Globe iconLogin iconRecap iconSearch iconTickets icon
news

Phillies News

'We're better' than projections, Klentak says

GM confident acquisitions will lead to first winning season since 2011
@ToddZolecki
February 13, 2020

CLEARWATER, Fla. -- Matt Klentak said he has not seen Baseball Prospectus’ PECOTA projections for 2020. It predicts the Phillies will win 77 games and finish fourth in the National League East, which would be a major disappointment for a team with one of the highest payrolls in baseball. It

CLEARWATER, Fla. -- Matt Klentak said he has not seen Baseball Prospectus’ PECOTA projections for 2020.

It predicts the Phillies will win 77 games and finish fourth in the National League East, which would be a major disappointment for a team with one of the highest payrolls in baseball. It does not mean it will happen. It is a projection and nothing more.

But the Phillies, like almost every team in baseball, believe strongly in numbers. They use them to select, promote, sign and trade players and build rosters.

“I think we’re better than that,” Klentak said Thursday morning at Spectrum Field.

Asked about the Phillies’ internal projections from their own analytics department, Klentak said, “We won 81 games last year, which is a one-win improvement on what we’d done [in 2018], and we had a lot of things go wrong for us. When you take that baseline and you add Zack Wheeler, Didi Gregorius, Joe Girardi, Bryan Price and Joe Dillon, and add a lot of the pitching and bench depth that we’ve added for Spring Training, I think it is very reasonable to project that this year’s club is going to be better than last year’s club.”

The Phillies need to be. Klentak and much of his front office is entering its fifth season. Philadelphia has not had a winning record in that time. The Phils started well each of the past two seasons but collapsed in the second half each time. Managing partner John Middleton overruled Klentak in dismissing manager Gabe Kapler and hitting coach John Mallee. Pitching coach Chris Young also lost his job.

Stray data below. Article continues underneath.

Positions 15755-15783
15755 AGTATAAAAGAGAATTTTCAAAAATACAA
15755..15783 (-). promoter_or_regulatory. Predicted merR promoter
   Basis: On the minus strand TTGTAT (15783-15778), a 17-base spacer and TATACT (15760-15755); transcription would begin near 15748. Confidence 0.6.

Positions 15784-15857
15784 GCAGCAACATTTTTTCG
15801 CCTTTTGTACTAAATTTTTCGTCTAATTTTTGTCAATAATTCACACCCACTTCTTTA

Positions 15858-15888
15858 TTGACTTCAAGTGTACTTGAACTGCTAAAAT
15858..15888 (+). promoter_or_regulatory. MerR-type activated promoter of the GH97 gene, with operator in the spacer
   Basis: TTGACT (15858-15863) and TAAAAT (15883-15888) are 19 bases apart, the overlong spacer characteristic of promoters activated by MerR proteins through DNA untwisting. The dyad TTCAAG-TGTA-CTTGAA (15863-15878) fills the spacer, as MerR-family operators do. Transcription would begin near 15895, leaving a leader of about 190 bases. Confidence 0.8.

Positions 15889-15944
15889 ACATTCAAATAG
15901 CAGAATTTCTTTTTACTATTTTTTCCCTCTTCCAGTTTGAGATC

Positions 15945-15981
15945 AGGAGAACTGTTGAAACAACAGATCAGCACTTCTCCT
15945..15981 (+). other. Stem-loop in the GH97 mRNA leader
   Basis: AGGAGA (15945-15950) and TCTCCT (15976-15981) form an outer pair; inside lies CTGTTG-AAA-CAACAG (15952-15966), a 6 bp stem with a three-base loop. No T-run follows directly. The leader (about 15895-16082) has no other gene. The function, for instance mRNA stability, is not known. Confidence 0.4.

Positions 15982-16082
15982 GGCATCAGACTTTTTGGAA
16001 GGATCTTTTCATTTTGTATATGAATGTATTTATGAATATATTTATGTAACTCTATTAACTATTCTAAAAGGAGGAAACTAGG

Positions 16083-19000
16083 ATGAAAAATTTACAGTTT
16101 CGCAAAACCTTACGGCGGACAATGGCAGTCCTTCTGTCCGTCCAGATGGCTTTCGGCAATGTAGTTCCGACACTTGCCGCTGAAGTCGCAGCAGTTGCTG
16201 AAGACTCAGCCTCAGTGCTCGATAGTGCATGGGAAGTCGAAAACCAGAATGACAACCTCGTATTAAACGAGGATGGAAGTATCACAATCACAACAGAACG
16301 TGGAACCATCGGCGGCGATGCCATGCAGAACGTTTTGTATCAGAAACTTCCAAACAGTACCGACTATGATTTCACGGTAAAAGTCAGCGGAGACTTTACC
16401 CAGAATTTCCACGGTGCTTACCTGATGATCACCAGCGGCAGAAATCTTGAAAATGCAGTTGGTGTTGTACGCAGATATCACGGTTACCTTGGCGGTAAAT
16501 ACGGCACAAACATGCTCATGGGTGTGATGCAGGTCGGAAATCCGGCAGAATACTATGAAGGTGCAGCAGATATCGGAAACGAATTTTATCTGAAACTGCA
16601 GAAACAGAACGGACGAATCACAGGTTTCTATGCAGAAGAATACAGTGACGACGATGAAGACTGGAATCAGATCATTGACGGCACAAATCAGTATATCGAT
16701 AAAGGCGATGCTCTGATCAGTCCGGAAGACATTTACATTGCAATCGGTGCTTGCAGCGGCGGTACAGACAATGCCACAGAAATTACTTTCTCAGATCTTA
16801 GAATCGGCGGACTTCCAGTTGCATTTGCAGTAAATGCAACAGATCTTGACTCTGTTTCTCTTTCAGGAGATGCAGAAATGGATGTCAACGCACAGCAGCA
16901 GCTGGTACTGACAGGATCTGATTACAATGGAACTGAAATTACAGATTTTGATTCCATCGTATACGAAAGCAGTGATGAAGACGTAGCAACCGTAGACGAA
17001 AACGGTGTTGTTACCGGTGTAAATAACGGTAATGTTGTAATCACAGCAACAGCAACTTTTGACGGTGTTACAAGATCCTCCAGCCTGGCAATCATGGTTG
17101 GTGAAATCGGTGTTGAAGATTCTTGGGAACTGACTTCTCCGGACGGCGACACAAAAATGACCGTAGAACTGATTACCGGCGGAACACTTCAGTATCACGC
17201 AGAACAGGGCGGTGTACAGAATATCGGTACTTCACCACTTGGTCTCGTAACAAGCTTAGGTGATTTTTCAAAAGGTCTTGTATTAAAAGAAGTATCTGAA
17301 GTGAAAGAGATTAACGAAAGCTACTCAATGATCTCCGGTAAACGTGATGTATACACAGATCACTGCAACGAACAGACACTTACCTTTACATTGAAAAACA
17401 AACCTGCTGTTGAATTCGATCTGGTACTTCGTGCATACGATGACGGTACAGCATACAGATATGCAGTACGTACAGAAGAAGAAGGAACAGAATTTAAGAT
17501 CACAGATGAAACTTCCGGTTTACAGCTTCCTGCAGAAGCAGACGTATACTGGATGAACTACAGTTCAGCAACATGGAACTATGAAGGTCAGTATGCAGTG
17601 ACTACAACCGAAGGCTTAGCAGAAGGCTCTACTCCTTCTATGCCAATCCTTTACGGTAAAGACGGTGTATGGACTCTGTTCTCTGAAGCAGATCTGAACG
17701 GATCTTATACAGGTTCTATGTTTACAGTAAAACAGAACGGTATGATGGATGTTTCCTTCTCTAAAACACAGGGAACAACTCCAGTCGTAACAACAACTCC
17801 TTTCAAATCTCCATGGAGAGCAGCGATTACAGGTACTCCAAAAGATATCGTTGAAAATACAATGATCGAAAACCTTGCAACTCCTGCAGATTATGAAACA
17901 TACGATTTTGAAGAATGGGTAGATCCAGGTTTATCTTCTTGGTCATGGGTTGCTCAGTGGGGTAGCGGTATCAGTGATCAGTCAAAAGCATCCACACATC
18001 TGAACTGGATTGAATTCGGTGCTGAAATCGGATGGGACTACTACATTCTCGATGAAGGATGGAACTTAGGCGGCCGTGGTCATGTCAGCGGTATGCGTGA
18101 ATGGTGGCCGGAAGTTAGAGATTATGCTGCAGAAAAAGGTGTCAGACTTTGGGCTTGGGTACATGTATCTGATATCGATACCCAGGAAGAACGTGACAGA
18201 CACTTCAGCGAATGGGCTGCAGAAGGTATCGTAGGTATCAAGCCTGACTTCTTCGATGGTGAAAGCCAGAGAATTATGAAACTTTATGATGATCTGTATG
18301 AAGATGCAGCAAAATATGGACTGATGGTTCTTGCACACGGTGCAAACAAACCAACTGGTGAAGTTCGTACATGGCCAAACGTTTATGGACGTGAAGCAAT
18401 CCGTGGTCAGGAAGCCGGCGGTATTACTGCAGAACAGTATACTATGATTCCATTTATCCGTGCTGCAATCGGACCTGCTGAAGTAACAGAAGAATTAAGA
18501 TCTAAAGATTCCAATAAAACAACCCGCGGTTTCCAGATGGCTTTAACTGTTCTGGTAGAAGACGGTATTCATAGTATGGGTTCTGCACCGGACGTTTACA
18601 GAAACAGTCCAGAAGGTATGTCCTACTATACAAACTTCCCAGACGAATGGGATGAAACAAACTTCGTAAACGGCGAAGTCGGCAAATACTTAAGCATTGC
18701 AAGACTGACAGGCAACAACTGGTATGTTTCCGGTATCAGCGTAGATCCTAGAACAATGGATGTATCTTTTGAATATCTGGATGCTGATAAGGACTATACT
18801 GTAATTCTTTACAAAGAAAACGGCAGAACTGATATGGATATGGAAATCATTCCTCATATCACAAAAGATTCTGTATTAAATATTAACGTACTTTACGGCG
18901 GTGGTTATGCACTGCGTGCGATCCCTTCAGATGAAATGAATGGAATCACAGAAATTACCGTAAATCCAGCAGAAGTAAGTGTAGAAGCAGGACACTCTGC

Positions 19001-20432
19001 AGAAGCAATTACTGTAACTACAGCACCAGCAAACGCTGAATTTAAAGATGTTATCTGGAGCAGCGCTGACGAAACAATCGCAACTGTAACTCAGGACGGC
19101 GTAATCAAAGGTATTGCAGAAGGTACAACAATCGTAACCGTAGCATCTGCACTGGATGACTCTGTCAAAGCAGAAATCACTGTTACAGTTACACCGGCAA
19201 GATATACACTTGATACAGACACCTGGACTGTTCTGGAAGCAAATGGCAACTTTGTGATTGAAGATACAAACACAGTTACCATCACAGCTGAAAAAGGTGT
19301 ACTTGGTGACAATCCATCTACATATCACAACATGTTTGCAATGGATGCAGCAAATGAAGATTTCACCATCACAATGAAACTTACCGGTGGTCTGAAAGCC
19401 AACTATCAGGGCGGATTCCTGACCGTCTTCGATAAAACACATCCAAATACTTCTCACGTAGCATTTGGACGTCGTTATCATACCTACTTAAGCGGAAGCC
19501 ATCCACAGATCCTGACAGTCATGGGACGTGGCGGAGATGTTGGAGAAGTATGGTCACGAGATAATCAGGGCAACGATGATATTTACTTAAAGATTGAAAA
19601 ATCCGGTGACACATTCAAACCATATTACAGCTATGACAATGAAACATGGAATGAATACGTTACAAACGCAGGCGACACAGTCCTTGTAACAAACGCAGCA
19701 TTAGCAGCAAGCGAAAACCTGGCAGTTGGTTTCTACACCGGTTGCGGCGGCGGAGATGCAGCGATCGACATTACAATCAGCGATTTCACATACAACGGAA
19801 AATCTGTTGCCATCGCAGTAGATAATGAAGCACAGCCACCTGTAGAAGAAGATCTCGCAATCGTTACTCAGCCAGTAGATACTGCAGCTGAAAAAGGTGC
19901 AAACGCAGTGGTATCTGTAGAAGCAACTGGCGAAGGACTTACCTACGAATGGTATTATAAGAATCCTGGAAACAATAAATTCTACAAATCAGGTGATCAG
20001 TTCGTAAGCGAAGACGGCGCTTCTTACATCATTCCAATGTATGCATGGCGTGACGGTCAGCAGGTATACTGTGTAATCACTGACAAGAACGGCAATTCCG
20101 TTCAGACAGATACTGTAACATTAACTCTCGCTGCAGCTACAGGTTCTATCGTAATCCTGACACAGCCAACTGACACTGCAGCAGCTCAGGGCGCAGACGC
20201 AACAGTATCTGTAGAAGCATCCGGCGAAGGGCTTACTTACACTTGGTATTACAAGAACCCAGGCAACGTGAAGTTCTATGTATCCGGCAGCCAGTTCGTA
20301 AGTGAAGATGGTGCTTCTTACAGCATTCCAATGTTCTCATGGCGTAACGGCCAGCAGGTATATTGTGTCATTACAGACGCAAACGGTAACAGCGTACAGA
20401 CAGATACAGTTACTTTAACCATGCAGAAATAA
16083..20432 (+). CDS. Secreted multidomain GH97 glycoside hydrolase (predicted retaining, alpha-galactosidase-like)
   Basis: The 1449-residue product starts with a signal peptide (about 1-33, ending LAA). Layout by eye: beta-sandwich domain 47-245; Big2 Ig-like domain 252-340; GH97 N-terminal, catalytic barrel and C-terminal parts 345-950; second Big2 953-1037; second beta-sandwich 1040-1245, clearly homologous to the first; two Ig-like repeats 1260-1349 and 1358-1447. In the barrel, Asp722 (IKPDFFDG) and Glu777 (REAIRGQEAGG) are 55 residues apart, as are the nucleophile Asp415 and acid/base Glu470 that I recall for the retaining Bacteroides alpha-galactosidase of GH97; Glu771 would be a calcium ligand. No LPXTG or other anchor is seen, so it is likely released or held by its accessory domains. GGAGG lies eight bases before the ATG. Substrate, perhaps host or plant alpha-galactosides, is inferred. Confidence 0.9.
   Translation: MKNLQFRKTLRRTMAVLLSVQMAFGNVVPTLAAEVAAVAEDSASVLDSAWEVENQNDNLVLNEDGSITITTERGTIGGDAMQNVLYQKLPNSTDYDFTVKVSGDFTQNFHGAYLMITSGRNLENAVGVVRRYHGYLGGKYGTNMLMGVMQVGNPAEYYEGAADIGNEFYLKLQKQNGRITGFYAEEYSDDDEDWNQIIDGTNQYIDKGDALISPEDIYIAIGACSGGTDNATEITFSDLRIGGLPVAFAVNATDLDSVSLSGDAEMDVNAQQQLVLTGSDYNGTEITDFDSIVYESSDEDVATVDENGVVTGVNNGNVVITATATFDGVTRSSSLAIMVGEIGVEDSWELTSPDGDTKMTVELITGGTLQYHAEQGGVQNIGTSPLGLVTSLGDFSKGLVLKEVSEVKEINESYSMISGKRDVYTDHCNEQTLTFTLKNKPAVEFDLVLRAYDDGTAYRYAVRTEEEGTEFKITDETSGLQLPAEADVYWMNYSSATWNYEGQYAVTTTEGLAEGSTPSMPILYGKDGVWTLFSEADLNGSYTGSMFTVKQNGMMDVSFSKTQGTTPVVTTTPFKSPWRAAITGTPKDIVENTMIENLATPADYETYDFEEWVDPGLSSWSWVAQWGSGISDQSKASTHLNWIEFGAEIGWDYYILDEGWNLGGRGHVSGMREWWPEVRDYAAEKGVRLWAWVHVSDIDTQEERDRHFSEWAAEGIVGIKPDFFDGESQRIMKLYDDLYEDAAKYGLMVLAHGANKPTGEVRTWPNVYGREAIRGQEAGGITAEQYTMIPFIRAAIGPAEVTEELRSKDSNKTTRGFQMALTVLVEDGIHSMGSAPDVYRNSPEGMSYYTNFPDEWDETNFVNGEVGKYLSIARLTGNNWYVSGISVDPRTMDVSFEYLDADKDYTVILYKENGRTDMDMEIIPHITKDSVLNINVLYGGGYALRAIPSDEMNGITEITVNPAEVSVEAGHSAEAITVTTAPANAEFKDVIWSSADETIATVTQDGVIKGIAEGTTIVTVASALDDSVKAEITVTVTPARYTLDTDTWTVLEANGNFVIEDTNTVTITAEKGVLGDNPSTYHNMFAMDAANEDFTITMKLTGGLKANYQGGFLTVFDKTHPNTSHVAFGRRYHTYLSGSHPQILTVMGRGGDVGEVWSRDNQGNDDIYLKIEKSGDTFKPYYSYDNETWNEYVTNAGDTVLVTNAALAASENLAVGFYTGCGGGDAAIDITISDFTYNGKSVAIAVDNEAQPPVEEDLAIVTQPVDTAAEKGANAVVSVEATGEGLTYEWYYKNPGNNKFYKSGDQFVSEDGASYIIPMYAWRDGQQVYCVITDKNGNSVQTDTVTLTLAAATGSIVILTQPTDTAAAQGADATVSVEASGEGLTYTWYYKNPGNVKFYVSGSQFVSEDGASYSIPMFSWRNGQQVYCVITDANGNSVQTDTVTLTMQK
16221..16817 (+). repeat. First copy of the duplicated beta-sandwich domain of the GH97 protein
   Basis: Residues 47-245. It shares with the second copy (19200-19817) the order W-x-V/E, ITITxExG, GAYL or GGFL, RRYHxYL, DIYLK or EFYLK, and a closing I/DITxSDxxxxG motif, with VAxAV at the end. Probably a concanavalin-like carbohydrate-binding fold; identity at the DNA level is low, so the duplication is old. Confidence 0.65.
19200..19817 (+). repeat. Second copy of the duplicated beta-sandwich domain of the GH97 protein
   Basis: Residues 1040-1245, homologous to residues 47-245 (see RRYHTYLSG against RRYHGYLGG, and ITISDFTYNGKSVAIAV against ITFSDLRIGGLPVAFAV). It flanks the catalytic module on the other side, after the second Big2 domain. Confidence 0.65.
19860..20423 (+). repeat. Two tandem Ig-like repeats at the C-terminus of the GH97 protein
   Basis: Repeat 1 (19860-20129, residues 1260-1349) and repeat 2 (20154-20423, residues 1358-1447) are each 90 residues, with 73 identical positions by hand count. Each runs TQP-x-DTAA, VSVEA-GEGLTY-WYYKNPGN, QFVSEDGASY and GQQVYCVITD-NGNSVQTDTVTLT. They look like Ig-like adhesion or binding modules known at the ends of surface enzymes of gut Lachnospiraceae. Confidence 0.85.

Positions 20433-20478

There is pressure on Klentak and his front office to win.

“I think first and foremost, we made a ton of progress in five years from the very early stages of a rebuild,” Klentak said. “Look at how many players are on our roster today that were on our 2016 team. I think it's Hector [Neris], [Adam] Morgan. It's not very many. [Vince] Velasquez. I think we've made a ton of progress both on the field and off. I feel very good about that. I think we're realistic about the division. The National League East is about, if not the toughest division, the most competitive division in baseball. We have four teams that are going for it. And you don't often find that in any division, so there's a little bit of a reality check too about the competition level this year.

“But I said it at Joe's press conference [in October] and I'll say it again now. The last years, we're two games below .500 and then we were .500. It's time to take another step forward and produce a winning season and play baseball in October. We have the talent. We've got a winning manager to do that. We've got committed ownership. We've added players to the roster this year to help get us there. I think that's true. I think that's what our fans want. I know that's what our owners want and it's what I want. That's why Joe is here, because that's what Joe wants.”

Klentak said he believes the Phillies have enough pitching to win, both in the rotation and in the bullpen. But he knows they need things to break their way. They need their pitchers to stay healthy. Klentak said he believes the way Girardi and Price run the bullpen will help in those efforts.

The pitchers believe so, too. In early conversations in camp, Phillies pitchers and others in uniform are excited about Girardi and Price running the show. The team believes it will be better just because of their presence in the clubhouse and dugout. If they play better, then maybe the Phils will be aggressive to find help in July. Maybe they will exceed the $208 million Competitive Balance Tax.

“I don’t think [the luxury tax is] a barrier,” Klentak said. “I think it’s a guide. But by no means is it a hard cap. Our ownership has always encouraged us to pursue every opportunity, and if we think it makes sense from a baseball perspective to bring it to them … I certainly believe them when they say that. They’ve got a track record of following through on that."

The reality is the players need to show something first. Klentak believes they can, no matter what the numbers say.

Todd Zolecki has covered the Phillies since 2003, and for MLB.com since 2009. Follow him on Twitter and Facebook .